Yemen's Huthi rebels yesterday said they have dropped a threat to impose a tax on aid, in a significant step towards resolving a crisis that has jeopardised the world's biggest humanitarian operation.
United Nations leaders and aid groups held crunch talks in Brussels on Thursday to consider scaling back or suspending the delivery of vital supplies to million of people at risk of starvation.
Humanitarian agencies have complained of a deteriorating situation in the Huthi-controlled north, with aid workers facing arrest and intimidation, as well as obstruction and bureaucracy that hampered their work.
In a letter seen by AFP and confirmed by the Huthis, the head of their aid body SCMCHA wrote to the UN's undersecretary general for humanitarian affairs Mark Lowcock informing him of a decision to "suspend the 2% and not apply it for this year 2020".
Abdul Mohsen al-Tawoos said the levy "was only to cover basic expenses so we can deliver all the assistance to our humanitarian partners" and that they hoped to find "alternative solutions that will enable everyone to fulfil their obligations".
A UN official in Sanaa confirmed the rebels had backed away from the levy.
"The cancellation of the tax is a positive development for sure," he told AFP, noting however that other issues that still need to be dealt with relate to "access and bureaucratic impediments".
Yemen has been driven to the brink of famine during five years of fighting between the Huthis and the internationally recognised government which is backed by a Saudi-led military coalition.
The Brussels meeting heard that, while both sides have made trouble for humanitarian and UN agencies, the Huthi attempts to tax shipments triggered the latest crisis.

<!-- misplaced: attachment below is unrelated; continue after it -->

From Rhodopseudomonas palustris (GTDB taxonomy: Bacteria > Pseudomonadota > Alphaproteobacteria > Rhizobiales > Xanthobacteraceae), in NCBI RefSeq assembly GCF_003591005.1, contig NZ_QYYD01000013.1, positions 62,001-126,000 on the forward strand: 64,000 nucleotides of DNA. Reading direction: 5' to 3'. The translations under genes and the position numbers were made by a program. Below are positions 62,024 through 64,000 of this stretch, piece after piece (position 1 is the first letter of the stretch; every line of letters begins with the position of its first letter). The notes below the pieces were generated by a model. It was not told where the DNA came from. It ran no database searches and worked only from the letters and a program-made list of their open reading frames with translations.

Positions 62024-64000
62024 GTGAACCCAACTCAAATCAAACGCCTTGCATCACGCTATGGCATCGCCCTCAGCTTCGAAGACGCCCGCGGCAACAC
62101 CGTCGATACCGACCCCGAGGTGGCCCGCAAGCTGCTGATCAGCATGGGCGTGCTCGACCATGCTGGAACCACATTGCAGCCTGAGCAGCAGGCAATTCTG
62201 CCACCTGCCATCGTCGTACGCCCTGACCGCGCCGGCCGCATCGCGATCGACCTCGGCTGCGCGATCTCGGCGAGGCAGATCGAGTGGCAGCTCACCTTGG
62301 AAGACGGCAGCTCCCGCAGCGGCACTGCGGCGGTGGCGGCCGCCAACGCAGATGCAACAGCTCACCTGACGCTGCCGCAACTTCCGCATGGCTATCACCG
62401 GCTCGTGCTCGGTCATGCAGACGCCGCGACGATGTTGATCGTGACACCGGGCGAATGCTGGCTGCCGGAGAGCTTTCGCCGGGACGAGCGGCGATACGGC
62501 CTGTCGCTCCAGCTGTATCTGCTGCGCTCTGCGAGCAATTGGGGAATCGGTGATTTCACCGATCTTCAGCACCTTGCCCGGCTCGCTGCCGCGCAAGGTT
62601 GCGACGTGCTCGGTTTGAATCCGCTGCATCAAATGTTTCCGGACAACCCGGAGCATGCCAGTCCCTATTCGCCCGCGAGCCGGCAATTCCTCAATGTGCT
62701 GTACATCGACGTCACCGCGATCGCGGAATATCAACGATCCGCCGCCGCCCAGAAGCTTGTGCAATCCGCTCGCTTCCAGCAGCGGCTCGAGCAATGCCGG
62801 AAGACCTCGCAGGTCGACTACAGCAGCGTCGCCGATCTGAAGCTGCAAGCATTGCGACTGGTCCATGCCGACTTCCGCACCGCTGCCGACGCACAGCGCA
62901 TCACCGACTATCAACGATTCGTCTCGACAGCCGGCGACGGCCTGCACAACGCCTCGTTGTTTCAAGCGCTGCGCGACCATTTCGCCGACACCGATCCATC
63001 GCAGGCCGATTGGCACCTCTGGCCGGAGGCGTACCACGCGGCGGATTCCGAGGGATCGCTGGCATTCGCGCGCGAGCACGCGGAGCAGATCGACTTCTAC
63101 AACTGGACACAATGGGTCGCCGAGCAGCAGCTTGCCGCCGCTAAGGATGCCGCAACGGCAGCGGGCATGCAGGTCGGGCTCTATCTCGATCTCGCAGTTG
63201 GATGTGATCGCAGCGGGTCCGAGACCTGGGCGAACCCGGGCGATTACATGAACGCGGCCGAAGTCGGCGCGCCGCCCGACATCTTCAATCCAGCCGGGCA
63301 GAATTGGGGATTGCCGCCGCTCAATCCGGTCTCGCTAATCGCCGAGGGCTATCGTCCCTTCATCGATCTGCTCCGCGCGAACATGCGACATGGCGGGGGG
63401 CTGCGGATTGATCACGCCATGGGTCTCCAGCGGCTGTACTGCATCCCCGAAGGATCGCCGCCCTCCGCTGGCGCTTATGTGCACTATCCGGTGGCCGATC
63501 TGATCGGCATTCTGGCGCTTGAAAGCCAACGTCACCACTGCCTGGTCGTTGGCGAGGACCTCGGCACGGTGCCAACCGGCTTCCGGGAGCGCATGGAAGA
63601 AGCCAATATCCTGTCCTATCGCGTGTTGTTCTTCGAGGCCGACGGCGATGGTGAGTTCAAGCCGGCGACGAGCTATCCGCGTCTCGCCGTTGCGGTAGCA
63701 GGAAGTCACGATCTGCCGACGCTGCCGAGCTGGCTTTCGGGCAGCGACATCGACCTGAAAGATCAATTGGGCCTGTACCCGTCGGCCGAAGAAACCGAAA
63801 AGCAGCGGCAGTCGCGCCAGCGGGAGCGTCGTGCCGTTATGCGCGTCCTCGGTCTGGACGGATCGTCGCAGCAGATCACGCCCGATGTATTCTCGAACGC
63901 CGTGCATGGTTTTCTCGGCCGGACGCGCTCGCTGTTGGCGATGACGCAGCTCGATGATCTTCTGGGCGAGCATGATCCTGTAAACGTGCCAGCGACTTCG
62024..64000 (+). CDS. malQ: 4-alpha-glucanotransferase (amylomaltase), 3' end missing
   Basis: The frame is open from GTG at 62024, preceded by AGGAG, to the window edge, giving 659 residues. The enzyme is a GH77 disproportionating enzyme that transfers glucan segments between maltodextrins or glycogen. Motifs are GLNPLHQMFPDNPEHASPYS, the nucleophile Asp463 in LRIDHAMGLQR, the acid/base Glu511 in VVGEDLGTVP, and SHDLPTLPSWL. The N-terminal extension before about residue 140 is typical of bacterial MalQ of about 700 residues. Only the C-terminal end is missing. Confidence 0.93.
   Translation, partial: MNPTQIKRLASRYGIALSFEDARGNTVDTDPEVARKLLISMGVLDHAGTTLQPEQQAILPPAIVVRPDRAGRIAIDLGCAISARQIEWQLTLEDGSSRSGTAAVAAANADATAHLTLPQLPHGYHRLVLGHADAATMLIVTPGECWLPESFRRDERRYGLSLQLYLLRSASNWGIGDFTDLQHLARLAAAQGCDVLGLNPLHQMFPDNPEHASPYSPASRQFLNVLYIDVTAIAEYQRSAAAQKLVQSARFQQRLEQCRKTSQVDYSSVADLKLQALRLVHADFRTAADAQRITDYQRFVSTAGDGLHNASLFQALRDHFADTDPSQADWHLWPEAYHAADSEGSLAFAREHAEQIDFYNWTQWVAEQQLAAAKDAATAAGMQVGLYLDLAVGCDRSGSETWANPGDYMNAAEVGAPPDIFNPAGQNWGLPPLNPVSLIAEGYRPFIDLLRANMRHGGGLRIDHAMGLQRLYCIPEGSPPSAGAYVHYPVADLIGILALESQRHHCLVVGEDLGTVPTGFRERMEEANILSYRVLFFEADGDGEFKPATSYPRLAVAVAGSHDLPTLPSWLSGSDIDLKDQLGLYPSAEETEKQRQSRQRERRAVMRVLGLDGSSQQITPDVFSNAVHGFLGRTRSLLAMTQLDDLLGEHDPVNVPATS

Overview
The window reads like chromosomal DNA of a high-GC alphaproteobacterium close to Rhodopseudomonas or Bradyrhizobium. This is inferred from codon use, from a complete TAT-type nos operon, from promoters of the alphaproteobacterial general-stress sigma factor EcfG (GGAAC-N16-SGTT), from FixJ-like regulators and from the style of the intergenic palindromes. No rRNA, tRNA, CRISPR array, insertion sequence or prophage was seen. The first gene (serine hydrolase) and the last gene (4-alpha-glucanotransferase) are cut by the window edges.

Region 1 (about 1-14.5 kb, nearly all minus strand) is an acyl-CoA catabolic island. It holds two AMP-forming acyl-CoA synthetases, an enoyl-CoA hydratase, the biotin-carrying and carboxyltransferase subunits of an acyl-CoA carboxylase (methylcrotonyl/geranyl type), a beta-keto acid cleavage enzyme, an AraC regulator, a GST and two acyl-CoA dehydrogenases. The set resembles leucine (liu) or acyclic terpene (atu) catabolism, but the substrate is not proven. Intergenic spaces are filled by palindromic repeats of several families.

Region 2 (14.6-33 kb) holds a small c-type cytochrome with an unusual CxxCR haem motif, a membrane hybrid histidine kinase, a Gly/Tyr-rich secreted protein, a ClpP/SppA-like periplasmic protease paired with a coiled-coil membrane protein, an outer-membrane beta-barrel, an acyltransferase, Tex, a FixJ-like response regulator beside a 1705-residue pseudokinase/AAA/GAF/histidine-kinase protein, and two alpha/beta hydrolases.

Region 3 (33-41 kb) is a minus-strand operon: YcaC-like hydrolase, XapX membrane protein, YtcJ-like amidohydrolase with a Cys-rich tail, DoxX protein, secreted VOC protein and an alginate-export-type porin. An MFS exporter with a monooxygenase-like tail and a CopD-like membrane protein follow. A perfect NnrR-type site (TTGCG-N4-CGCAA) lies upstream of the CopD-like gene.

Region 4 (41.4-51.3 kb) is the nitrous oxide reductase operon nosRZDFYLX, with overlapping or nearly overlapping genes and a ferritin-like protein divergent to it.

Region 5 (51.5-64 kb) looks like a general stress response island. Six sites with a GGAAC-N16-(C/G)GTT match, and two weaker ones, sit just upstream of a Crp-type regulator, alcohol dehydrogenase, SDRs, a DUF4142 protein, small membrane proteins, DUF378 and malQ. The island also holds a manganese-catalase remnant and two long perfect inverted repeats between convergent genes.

"It cannot continue, the biggest lifeline on earth is at stake. There are 20 million people in need in Yemen," Jan Egeland, head of the Norwegian Refugee Council, told AFP on Thursday.
"We cannot pay donated aid money to one of the parties to the conflict. So that is one of the many red lines that we are fearful of having to cross. We cannot do it," he said.
The European Commission and the government of Sweden who called the Brussels meeting said Friday that the dire situation may still require aid to be scaled back.
"We are deeply alarmed at the rapidly deteriorating humanitarian space all over the country. It has reached a breaking point where delivery of life-saving assistance is at risk," they said in a statement.
The humanitarian groups' talks produced an agreement that if it became impossible to deliver aid without breaking their principles, responses could include "recalibrating humanitarian assistance, including a downscaling, or even interruption, of certain operations".
In an apparent reference to the dropping of the tax, they said that "the recent indication of willingness to remove constraints for aid delivery on the ground needs to be followed up."
The Yemen government has also sounded the alarm at reports the United States was considering suspending much of its humanitarian assistance in response to the pressures including the rebel tax.
"Scaling back on aid in governorates under Huthi control will affect citizens, not the armed Huthi militias," Abdul Raqib Fateh, a minister and the head of Yemen's relief committee, told AFP last week.
Allegations of aid being diverted and obstructed are not new in Yemen, where 80 percent of the population needs some form of assistance.
One battleground has been expired food, with the Huthis accusing the UN of distributing maggot-ridden rice and flour, and aid workers saying that supplies had been needlessly held for months until they spoiled.
The UN World Food Programme, which feeds 12 million Yemenis a month, halted deliveries in Huthi-controlled areas for two months last year as it pushed for a biometric registration scheme to avoid the diversion of supplies meant for civilians.
Another SCMCHA official Mane al-Assal on Friday hit out at the latest warnings as "inhumane and immoral" and accused aid agencies of "looking for empty excuses to suspend aid".